His father wouldn’t let Don Jr. have any meetings by himself with anyone important, Cohen says, because he did not trust his son’s judgement:
CHAIRMAN: To everyone. Was it clear to Don Jr. that he could not undertake serious steps in the campaign or business without his father’s approval?
MR. COHEN: Yes, and he knew it.
THE CHAIRMAN: And more than that, that having undertaken a step with the approval of his father, he would then be compelled to tell the father how it went.
MR. COHEN: Yes. And the reason—again, this is my opinion—the reason why Jared and Manafort were in the room at the time was because he would never let Don do that by himself. So after—this is, again, my speculation from 10 years of being around both of them.
He would turn around and say, Dad, I got a—I’m taking this meeting. Okay. He doesn’t trust him. “Make sure Jared,” who is the secretary of everything, “along with Manafort,” who was the campaign chairman at the time, “make sure that they’re in the room with you. Make sure they join.”
THE CHAIRMAN: Mr. Cohen, based on your understanding of these players within the Trump world, is it your surmise that the presence of both Kushner and Manafort at the meeting with the Russian delegation at Trump Tower was on the instructions of Donald Trump, the father?
MR. COHEN: I believe so, yes
Don Jr.’s poor judgment and lack of business acumen may be more similar to his father’s than the president would like to admit. A recent New York Times investigation of Trump’s taxes showed he lost more than $1 billion in the 1990s, even as his father, Fred Trump, made a profit.
While Donald Trump reported hundreds of millions of dollars in losses for 1990 and 1991, Fred Trump’s returns showed a positive income of $53.9 million, with only one major loss: $15 million invested in his son’s latest apartment project.
Cohen’s testimony also contradicts Don Jr.’s July 9, 2017 statement about the meeting, in which he said, “My father knew nothing of the meeting or these events.” Who drafted that statement, and how accurate it is, is another subject of Congressional inquiry.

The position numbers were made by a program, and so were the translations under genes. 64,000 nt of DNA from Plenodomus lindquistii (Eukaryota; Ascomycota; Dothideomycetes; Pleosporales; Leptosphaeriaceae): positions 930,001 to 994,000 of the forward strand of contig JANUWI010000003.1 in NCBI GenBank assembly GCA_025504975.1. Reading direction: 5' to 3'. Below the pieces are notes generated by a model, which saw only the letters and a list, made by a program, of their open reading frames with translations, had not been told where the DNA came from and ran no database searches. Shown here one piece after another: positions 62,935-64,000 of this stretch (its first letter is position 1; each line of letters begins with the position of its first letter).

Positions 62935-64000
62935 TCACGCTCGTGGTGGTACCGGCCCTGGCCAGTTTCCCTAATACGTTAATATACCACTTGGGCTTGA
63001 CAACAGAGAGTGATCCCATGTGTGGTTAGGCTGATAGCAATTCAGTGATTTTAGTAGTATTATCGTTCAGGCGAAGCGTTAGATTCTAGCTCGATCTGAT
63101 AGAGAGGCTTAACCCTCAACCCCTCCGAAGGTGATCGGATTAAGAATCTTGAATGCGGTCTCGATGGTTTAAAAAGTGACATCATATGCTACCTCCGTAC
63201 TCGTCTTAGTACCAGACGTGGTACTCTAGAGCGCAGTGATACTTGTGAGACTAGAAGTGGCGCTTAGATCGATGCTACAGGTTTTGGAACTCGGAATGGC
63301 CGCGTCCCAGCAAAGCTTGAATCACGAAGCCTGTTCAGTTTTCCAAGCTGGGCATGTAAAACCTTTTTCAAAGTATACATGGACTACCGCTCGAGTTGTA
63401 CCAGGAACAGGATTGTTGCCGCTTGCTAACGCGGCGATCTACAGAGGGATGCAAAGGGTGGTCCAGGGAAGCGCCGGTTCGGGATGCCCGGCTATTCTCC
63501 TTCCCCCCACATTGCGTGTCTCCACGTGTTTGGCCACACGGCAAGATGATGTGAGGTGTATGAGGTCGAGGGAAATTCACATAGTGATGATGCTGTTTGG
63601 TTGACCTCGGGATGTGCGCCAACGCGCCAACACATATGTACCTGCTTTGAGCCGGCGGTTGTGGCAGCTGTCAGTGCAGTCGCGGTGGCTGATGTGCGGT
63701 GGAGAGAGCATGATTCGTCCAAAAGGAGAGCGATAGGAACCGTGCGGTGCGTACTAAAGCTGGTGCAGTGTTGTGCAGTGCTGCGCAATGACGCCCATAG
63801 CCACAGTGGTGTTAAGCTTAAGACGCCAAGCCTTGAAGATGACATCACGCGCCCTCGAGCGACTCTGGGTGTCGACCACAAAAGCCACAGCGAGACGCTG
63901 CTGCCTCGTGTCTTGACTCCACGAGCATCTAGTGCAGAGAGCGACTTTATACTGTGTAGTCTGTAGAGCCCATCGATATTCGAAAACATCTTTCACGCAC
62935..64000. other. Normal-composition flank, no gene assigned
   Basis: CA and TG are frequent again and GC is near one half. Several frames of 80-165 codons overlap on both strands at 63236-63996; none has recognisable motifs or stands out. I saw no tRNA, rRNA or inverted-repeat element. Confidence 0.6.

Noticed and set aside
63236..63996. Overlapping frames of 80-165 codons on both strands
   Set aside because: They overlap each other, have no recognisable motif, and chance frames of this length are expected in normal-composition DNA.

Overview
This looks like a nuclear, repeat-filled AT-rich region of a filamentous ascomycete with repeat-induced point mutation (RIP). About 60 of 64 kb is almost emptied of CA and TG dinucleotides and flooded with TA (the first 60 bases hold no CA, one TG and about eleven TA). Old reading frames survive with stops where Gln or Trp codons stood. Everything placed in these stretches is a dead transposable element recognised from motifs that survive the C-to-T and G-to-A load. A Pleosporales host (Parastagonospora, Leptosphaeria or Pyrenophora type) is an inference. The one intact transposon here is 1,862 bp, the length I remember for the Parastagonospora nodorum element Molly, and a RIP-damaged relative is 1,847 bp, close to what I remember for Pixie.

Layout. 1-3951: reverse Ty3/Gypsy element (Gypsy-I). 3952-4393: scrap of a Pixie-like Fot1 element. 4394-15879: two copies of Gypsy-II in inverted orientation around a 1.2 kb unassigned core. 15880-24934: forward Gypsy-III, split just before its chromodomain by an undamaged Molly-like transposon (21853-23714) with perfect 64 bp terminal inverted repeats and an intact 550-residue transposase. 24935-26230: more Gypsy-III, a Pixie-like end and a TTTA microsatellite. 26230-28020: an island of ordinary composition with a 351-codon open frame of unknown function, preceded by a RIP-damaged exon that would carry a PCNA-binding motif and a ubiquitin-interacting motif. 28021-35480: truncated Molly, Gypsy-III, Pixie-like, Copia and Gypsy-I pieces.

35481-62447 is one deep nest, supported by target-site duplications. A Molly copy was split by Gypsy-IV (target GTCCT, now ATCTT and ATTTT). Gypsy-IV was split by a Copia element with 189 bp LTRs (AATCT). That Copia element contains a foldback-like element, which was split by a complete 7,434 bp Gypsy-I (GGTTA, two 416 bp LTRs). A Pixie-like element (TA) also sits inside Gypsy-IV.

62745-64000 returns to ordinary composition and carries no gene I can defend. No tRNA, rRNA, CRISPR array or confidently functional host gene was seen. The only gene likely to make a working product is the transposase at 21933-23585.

When the Senate Judiciary Committee grilled Don Jr. about the meeting in closed-door testimony a year ago, he replied he could not recall, didn’t remember, or didn’t know, to nearly 200 questions related to the meeting and the Trump Organization’s business with Moscow. It was normal for Kushner and Manafort to sit in on meetings with him because we “were in the same building,” he testified at the time.
Don Jr. has spoken and written publicly about his anger at the president after his divorce from Ivana, Don Jr.’s mother, when he was just 12-years old. Trump was having an affair at the time with model Marla Maples, the mother of his fourth child. Don Jr. stopped speaking to his father for a year after that, his mother wrote in her autobiography, and appeared to have an estranged relationship for many more years afterward. A college roommate remembers Trump striking his son in front of his friends.
Since Trump’s presidential win, Don Jr. has not joined the White House like his sister and brother-in-law. He has, however become a belligerent supporter of his father’s policies. He’s even thinking of getting into politics himself, the New York Post reported today, by running for mayor of New York.
Correction, May 21: A loan that Cohen discussed was connected to to a failing business in South Carolina, not North Carolina.